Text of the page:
AIM OF STUDY: This study examines the beliefs and attitudes of Singapore doctors, dentists, and nurses concerning HIV/AIDS and persons living with HIV/AIDS (PWAs).
METHOD: A mail survey was done of all doctors and dentists in Singapore as well as a random sample of 1,500 nurses from the Singapore Nursing Board Register.
RESULTS: The results showed that respondents held accurate beliefs concerning transmission of HIV via sex and needle sharing but a significant proportion also expressed belief in transmission via everyday social contact. Respondents were aware of universal precautions when treating persons with HIV/AIDS but tended to be overly cautious in low/no risk situations. A substantial proportion of respondents indicated little or no knowledge or experience with AIDS-related conditions and the majority believed that most health care professionals are unprepared to care for PWAs. Further, there was evidence of substantial stigmatisation and fear of treating PWAs, both of which were significantly and negatively correlated with accuracy of beliefs about HIV transmission and universal precautions.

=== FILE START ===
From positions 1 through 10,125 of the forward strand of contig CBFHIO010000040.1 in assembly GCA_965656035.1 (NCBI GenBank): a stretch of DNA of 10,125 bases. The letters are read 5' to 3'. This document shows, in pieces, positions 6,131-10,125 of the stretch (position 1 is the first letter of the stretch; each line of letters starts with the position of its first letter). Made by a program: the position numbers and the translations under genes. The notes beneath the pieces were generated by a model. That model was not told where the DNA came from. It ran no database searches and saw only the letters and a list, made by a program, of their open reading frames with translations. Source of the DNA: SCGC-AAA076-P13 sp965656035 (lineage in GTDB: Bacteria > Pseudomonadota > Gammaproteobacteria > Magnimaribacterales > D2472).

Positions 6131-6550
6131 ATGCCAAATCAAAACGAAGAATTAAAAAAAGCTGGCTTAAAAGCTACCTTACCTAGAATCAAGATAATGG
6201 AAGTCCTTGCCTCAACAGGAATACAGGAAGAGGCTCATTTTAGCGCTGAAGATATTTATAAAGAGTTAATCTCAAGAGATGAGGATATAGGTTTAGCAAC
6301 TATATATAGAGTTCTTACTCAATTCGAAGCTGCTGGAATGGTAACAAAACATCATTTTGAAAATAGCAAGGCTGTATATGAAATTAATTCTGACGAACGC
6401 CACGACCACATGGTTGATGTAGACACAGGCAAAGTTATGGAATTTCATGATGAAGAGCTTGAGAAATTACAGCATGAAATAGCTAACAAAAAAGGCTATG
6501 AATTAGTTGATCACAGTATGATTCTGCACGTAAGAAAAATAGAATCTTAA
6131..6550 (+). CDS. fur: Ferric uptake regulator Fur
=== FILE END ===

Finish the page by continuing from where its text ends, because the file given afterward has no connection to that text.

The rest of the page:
CONCLUSION: These results point to important misconceptions about HIV/AIDS held by Singapore health care professionals as well as stigma towards and fear of treating PWAs. These are areas that need to be addressed through better professional education concerning HIV/ AIDS. This education needs to address both the factual misconceptions about HIV/AIDS as well as the stigma associated with this disease and the fears that health care professionals have of treating PWAs.